Made in the 60s and poorly equipped, did the S-200 punch F-35?
Approximately six years ago, a question arose that has since remained a topic of intense debate among defense analysts and military enthusiasts alike: Did a Russian-made S-200 missile successfully strike an Israeli Air Force F-35?
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Despite the passage of time, this query, shrouded in a cloak of ambiguity, continues to generate a whirlwind of speculation and conjecture. Notwithstanding Israel’s denial, the following encapsulates some of the critical data points currently available to the public.
The unfolding of the event
In a decisive move on the 16th of October, 2017, the Prime Minister of Israel, Benjamin Netanyahu, issued a directive to the Israeli Air Force [IAF] to launch an airstrike on Syria. This action was taken as a retaliatory measure in response to the Syrian forces’ attempt to target an Israeli espionage aircraft.
In a strategic move of notable significance, the Indian Air Force [IAF] mobilized its esteemed Lockheed Martin F-35 Joint Strike Fighter. This state-of-the-art aircraft, the epitome of modern warfare technology, was brought into operational readiness, showcasing the IAF’s robust capabilities and commitment to maintaining security. Subsequently, a significant deviation from the anticipated course of events transpired.
In the narrative propagated by Syria, it is claimed that an Israeli Air Force [IAF] F-35 was struck and consequently damaged. Contrarily, Israel has reported that the damage to one of its F-35s was not a result of enemy action, but an unfortunate encounter with a bird. “In the course of a routine training exercise, it was discovered that the aircraft had sustained two hits, which were determined to be the result of a collision with a bird. A thorough evaluation and assessment of the damage were undertaken in collaboration with the aircraft’s manufacturer, Lockheed Martin. Subsequently, the aircraft was dispatched for standard maintenance and repair procedures. It is projected that the aircraft will be restored to full operational capacity within the forthcoming days.”
There appears to be a high probability that both the Syrian and Israeli parties were alluding to the same incident involving an airframe. However, their accounts diverge significantly when it comes to explaining the circumstances that led to the damage of said airframe.
Should this be the circumstance, it could be inferred that one narrative holds truth while the other narrative is potentially fabricated. However, the question remains: which one?
Was it a missile or a bird strike?
Without possession of comprehensive data, which is beyond the reach of anyone, it is imprudent to adopt a firm position on this matter. It is evident that Israel has categorically denied the allegations, and the consensus among experts suggests that the missile never achieved its intended impact.
It is a matter of public record that the S-200, constructed in the 1960s, finds itself significantly outmatched when pitted against contemporary stealth fighters. Remarkably, the S-200 proved its efficacy against the era’s prominent airframes. This included the F-4 and F-111, both lacking stealth capabilities, as well as the Saab Viggen.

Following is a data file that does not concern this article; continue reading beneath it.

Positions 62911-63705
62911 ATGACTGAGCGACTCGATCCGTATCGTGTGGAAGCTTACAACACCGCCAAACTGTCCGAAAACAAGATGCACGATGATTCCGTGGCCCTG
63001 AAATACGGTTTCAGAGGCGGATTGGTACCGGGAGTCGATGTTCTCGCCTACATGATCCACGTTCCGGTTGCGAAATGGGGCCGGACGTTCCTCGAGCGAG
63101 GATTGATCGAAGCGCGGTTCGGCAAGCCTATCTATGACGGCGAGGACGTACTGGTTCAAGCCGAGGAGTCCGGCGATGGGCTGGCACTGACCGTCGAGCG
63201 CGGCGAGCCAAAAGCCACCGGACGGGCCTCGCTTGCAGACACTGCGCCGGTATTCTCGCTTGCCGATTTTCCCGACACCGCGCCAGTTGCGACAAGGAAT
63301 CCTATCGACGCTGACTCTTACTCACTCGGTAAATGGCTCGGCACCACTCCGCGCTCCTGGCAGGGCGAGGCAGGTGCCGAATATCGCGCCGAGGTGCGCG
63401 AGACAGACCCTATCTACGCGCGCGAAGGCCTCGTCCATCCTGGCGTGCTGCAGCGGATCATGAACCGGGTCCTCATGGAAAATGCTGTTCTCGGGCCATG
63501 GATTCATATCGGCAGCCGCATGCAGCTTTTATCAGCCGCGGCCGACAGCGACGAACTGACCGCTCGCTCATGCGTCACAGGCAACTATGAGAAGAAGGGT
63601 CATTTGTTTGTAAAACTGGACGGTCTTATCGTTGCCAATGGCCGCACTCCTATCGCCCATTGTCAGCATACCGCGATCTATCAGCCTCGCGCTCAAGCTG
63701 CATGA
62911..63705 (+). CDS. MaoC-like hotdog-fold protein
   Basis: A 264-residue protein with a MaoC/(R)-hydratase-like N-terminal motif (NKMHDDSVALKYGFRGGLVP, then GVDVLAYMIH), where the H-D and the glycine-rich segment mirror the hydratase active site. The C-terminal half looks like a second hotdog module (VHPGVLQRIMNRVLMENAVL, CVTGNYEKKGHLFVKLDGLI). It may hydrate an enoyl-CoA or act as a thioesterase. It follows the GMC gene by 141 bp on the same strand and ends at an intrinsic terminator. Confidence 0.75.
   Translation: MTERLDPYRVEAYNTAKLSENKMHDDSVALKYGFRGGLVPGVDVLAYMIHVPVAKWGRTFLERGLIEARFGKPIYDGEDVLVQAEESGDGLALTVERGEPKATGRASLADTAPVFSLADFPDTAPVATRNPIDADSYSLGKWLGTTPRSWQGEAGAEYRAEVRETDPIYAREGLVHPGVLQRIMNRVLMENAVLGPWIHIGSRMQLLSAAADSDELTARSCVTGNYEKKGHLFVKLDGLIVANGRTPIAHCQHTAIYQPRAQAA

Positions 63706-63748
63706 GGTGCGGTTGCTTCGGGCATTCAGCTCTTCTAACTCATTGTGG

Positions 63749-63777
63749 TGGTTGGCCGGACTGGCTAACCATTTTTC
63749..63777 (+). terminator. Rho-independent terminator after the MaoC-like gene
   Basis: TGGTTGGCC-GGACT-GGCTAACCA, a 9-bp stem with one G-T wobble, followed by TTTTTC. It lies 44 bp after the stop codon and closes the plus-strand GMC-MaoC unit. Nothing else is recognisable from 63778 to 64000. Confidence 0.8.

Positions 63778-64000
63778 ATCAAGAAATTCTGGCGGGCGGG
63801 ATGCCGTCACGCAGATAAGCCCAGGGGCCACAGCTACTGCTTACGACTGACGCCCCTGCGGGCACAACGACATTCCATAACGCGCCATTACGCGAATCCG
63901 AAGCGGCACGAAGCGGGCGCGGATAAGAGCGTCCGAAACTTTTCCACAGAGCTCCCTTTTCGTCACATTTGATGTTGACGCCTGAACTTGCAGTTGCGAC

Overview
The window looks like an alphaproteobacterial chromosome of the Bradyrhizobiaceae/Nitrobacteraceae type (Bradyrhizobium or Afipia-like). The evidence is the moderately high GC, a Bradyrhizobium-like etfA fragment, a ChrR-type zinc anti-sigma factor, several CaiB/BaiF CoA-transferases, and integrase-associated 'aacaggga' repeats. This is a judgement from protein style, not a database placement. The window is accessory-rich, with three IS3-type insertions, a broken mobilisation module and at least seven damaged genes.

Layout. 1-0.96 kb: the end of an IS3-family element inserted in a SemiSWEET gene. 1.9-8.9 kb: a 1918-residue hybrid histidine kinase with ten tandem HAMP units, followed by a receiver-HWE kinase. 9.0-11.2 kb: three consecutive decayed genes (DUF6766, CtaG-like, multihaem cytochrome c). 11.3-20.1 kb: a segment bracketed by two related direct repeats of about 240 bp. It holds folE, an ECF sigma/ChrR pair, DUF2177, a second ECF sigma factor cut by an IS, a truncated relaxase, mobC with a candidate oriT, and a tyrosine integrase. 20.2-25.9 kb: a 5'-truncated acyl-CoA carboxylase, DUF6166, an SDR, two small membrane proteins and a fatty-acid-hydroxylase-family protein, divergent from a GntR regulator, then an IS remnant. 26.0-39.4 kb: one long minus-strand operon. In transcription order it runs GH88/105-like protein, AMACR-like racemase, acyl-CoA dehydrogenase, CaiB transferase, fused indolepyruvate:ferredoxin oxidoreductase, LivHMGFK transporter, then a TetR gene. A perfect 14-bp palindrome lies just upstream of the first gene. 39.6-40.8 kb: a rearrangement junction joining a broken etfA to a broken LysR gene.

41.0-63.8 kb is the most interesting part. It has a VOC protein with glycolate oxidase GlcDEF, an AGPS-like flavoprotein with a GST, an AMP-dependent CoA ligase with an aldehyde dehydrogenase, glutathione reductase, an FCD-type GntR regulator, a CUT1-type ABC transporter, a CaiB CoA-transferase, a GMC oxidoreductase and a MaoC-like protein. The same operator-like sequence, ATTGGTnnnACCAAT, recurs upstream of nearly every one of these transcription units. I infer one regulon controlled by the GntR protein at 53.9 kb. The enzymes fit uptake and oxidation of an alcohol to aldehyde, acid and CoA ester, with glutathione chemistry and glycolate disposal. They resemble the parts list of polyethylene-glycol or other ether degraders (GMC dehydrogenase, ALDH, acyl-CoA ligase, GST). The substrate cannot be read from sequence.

In stark contrast, the F-35 stands as the most costly defense platform ever conceived. This state-of-the-art machine is meticulously engineered to evade contemporary anti-aircraft defense systems, infiltrate highly disputed air zones, and elude surface-to-air missile attacks.
It is crucial to understand that the S-200 and the F-35 represent distinct eras of military technology. To compare them directly would be incongruous due to the significant advances in technology that separate their periods of development.
It is imperative to note that the S-200, a formidable surface-to-air missile, is a kinetic marvel designed specifically to neutralize enemy aircraft. The possibility of the S-200 successfully engaging an F-35 cannot be dismissed outright. Furthermore, the coinciding release of these two reports arouses a certain degree of intrigue.
The assertion that the Syrians had made concerning their S-200 was seemingly brought forth before the claim of the Israeli bird strike. If the sequence of events were such that the Israelis had initially reported a damaged jet, followed by the Syrians claiming responsibility for the inflicted damage, it would present a different narrative. However, given the reversed order of these claims, where the Syrians made their assertion first, it casts a slight shadow of doubt on the subsequent Israeli claim, thereby raising pertinent questions.
It is plausible that the Israelis might have a motivation to distort the truth. The F-35, representing a substantial financial commitment from the Israeli public, is a point of national pride. If this advanced piece of military hardware were susceptible to Soviet-engineered SAM technology that dates back six decades, it would undoubtedly be a cause for national chagrin.
It is not merely a matter of embarrassment, but also a matter of suggesting an overall susceptibility to a population that remains perpetually vigilant regarding its own survival. The assertion of the Syrians concerning the F-35 signifies a potential weakness in the armor, a point that the Israeli government would be judicious to minimize.
Undoubtedly, there exists a certain impetus for the Israelis to shape the narrative. This essentially translates to an acknowledgment of the ambiguity surrounding the incident. Despite this, the majority of experts are in agreement that no F-35 was struck. Those Israelis who are privy to the actual facts remain unlikely to reveal the truth shortly. Consequently, the enigma that has pervaded this event since 2017 is destined to persist indefinitely.
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